Category Archives: Artificial Intelligence

Custom Action Editing

I’ve got custom action editing working in the zone editor now.  Here’s an example:

Custom action editor screen

To create an action, you select items from the drop down list to build a sentence describing the trigger and the resulting action.

After you have an trigger added, you can add additional actions by selecting the item in the list and clicking “add subaction”.  You can see examples of this in the screenshot.

There are also “find” buttons that help you locate the various items you can use as arguments.  Even though you can just type values into the text boxes, this can be handy when you want to make sure you have the right item or have gotten the spelling right on the spell to cast.

This will be available for mobs and objects in the next release of the zone editor.

Custom Actions: Our Version of Scripting

Some MUDs, including Basternae 2 and those derived from the Envy family tree, support MobProgs.

Some MUDs, inlcluding Basternae 2 and those derived from the Diku/Envy family tree, used custom C code (“spec_fun” code) to add special abilities to mobs and objects.

MobProgs are useful, but they can be a pain to edit because they’re pretty “scripty” and most editors don’t have any data validation.

Special functions require the direct attention of a programmer for things that aren’t necessarily complex enough that they should require code.

What I’ve come up with for Basternae 3 is something I call “Custom Actions”. They can be applied to mobs, objects, races files, and class files. It’s sort of an action template definition that will be easy to edit using the Basternae Editor’s GUI (when I finish it). The general idea is that there are triggers with one or more actions that can be associated with them.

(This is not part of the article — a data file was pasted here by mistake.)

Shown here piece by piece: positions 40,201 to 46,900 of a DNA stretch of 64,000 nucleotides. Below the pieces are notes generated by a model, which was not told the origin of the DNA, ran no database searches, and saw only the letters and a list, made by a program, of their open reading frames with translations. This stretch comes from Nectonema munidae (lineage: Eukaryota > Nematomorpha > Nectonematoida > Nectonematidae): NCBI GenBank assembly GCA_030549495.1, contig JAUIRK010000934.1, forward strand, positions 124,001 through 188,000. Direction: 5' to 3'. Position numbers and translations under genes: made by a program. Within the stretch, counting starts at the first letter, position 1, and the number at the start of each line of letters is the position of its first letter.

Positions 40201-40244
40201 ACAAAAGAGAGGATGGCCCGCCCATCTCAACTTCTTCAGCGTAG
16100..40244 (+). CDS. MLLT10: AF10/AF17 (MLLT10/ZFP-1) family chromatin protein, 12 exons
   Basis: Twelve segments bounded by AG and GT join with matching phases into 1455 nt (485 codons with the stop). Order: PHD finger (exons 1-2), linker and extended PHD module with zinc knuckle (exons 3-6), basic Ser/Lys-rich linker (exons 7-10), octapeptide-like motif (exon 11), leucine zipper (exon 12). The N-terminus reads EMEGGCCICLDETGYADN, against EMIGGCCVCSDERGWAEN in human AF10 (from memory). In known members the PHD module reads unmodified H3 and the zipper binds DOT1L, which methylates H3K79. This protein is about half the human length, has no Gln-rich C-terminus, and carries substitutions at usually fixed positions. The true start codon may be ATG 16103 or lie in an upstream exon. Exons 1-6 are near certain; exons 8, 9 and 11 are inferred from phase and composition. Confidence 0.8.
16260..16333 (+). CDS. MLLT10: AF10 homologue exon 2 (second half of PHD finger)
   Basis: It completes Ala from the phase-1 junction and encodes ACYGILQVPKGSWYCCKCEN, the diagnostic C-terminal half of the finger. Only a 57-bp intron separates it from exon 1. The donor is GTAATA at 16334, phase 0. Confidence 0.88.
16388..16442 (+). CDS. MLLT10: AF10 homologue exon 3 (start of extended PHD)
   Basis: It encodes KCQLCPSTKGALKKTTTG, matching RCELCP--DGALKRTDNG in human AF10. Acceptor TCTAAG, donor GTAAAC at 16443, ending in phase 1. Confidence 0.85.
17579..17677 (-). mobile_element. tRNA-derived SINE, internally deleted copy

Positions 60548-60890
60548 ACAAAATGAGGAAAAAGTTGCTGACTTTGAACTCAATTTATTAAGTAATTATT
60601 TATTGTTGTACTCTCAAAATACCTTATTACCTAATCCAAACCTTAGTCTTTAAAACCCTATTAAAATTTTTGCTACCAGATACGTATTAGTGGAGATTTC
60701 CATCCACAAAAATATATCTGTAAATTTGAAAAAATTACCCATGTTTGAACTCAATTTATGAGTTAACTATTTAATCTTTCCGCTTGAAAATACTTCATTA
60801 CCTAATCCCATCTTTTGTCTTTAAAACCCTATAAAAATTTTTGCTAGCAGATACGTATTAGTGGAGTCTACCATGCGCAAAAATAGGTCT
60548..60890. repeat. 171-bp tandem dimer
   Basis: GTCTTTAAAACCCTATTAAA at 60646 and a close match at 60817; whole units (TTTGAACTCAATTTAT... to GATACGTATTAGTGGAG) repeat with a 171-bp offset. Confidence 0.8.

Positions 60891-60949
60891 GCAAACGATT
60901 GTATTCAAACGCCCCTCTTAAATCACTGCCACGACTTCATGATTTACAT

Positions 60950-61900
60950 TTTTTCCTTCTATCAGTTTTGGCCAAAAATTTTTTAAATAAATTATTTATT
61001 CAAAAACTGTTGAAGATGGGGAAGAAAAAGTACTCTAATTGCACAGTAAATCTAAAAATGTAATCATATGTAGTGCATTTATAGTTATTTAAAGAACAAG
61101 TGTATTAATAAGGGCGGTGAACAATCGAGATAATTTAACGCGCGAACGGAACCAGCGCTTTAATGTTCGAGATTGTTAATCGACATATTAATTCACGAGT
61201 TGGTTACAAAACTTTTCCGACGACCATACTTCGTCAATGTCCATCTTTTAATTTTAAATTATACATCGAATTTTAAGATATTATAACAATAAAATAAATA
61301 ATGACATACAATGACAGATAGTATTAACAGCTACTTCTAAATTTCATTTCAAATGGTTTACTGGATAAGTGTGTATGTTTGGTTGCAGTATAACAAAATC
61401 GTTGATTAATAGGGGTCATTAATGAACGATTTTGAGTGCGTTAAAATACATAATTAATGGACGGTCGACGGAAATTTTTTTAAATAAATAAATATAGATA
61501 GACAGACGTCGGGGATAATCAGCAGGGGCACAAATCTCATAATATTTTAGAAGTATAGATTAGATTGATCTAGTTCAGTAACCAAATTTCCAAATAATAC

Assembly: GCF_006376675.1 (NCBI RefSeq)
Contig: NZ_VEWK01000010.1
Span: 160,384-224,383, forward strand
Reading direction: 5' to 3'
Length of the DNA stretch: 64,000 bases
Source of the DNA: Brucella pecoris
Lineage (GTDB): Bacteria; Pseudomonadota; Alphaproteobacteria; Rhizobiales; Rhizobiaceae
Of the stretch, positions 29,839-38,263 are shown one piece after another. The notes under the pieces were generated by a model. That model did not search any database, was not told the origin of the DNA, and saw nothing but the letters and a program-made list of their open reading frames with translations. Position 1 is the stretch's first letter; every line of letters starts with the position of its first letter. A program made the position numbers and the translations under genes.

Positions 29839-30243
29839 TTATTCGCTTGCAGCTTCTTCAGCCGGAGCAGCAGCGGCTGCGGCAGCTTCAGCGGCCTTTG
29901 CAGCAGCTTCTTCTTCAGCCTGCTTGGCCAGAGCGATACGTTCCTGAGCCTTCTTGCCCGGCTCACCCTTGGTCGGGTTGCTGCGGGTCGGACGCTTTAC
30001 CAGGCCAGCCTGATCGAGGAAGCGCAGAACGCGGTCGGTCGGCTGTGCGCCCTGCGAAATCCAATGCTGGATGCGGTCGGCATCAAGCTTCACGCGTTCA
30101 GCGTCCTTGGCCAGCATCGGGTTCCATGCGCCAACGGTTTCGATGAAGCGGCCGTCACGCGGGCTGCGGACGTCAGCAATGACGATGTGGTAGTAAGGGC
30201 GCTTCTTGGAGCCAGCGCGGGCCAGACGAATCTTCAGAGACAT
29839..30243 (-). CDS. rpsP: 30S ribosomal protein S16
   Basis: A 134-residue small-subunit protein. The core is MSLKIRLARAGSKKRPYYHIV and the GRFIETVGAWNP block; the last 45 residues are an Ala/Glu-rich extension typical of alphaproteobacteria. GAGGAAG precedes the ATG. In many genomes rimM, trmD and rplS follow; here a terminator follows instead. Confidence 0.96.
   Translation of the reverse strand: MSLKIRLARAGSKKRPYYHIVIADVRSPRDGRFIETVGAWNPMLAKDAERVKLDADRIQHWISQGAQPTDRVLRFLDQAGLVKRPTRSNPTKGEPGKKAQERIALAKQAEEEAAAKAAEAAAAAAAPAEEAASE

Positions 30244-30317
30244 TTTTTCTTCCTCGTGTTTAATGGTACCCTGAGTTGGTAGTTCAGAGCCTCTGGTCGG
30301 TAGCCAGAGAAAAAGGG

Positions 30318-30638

Editing will be done using a sort of “Mad Libs” style interface. You’ll build descriptions of triggers and actions using buttons and drop-downs. For instance:

“When the mobile is attacked”:

“Say” “Tough luck, buddy, I brought my posse with me.”
“Wait” “two seconds”
“Create mob” “8192”
“Create mob” “8193”
“Create mob” “8194”
“Wait” “one second”
“Say” “Now you’re gonna get it!”

“When in combat”:

“Cast spell” “fireball” “4% chance”

“When a player tries to leave the room in direction” “north”:

“Prevent action”
“Say” “You’re not invited to this party.”

“When room contains object” “23” (a corpse):

“Destroy object” “23”
“Echo” “The ravenous bugblatter beast devours another corpse.”
“Wait” “3 seconds”
“Interpret command” “burp”

Here’s a list of the triggers and actions I’ve come up with for the first version:


Each trigger has a percent chance of executing.  Each trigger also has a data field that may or may not be used depending on the type.

Trigger Types

Action: When someone uses the command

Value contains the command name.

Combat: When in combat

Value is not used.

Death: When killled or destroyed

Value is not used.

Engage: When combat is initiated

Value is not used.

Entry: When entering a room

Value is not used.

Exit: When exiting a room

Value is not used.

ObjectInRoom: When room contains the object

Value is the index number of the object to react to.

PlayerEntry: When a player enters the room

Value is not used.

PlayerExit: When a player leaves the room

Value is optional and is the direction to pay attention to.  Blank means watch all directions.

Random: A random chance

Value is not used.

ReceiveItem: When receiving an item

Value is optional and is the index number of the object to react to.

ReceiveMoney: When receiving money

Value is optional and is the minimum amount of money needed.

Speech: When someone says

Value is the word or phrase to react to.

Action Types

Each action has a data field that may or may not be used depending on the type.

Attack: Attack the player who caused the trigger to fire.

Value is not used.

CastSpell: Cast the spell

Value is the name of the spell to cast.

CreateMobile: Creates a mobile

Value is the index number of the mobile to create.